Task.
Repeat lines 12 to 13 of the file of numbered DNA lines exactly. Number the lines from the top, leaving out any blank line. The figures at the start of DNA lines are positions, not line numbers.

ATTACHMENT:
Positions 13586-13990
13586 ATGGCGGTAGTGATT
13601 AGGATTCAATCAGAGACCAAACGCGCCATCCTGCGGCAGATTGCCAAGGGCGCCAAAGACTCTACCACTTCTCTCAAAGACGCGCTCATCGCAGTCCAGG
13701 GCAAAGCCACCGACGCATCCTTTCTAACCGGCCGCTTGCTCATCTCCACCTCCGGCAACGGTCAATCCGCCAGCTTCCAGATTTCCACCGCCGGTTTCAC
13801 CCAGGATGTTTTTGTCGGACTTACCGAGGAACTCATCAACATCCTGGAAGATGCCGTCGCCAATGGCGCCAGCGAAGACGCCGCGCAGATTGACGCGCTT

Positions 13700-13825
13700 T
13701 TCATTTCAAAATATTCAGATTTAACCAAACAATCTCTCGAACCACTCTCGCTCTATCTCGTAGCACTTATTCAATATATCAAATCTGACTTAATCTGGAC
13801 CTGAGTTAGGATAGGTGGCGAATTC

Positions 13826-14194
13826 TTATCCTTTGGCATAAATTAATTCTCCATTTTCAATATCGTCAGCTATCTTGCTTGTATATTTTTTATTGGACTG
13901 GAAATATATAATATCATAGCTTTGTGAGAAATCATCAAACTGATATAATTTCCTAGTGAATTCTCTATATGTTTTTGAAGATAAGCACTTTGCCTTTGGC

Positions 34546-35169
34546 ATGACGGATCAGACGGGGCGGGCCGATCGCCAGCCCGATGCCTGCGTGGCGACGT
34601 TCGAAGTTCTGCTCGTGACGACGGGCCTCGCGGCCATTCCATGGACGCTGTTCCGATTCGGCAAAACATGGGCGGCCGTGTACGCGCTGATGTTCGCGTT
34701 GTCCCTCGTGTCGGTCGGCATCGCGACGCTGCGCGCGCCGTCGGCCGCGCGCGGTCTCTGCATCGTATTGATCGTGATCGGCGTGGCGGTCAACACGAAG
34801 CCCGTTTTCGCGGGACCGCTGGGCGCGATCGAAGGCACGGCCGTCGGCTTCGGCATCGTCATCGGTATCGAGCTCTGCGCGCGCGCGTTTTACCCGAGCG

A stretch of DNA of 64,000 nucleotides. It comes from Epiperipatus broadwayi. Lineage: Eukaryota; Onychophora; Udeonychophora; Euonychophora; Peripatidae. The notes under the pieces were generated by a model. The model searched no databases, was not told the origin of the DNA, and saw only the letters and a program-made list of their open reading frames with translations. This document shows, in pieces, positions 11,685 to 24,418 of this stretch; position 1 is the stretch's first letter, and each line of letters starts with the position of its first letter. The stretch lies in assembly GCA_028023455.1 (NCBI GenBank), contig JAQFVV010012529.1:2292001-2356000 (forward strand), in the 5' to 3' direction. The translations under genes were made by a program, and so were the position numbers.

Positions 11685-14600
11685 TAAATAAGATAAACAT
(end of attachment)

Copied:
13901 GAAATATATAATATCATAGCTTTGTGAGAAATCATCAAACTGATATAATTTCCTAGTGAATTCTCTATATGTTTTTGAAGATAAGCACTTTGCCTTTGGC

Positions 34546-35169